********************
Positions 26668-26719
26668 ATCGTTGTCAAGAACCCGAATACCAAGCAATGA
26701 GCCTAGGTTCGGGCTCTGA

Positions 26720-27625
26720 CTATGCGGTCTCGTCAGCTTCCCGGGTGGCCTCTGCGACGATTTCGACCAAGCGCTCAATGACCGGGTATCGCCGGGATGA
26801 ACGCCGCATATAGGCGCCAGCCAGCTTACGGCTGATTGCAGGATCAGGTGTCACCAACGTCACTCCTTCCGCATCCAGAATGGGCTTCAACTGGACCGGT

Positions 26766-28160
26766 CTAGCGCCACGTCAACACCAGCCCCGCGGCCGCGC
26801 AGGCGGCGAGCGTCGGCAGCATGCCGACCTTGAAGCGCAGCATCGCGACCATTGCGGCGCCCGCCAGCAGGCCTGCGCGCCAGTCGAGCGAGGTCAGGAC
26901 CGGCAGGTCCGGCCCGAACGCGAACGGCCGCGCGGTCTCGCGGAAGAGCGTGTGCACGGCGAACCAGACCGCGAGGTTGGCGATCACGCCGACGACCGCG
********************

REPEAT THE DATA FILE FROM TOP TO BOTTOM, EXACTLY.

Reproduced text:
Positions 26668-26719
26668 ATCGTTGTCAAGAACCCGAATACCAAGCAATGA
26701 GCCTAGGTTCGGGCTCTGA

Positions 26720-27625
26720 CTATGCGGTCTCGTCAGCTTCCCGGGTGGCCTCTGCGACGATTTCGACCAAGCGCTCAATGACCGGGTATCGCCGGGATGA
26801 ACGCCGCATATAGGCGCCAGCCAGCTTACGGCTGATTGCAGGATCAGGTGTCACCAACGTCACTCCTTCCGCATCCAGAATGGGCTTCAACTGGACCGGT

Positions 26766-28160
26766 CTAGCGCCACGTCAACACCAGCCCCGCGGCCGCGC
26801 AGGCGGCGAGCGTCGGCAGCATGCCGACCTTGAAGCGCAGCATCGCGACCATTGCGGCGCCCGCCAGCAGGCCTGCGCGCCAGTCGAGCGAGGTCAGGAC
26901 CGGCAGGTCCGGCCCGAACGCGAACGGCCGCGCGGTCTCGCGGAAGAGCGTGTGCACGGCGAACCAGACCGCGAGGTTGGCGATCACGCCGACGACCGCG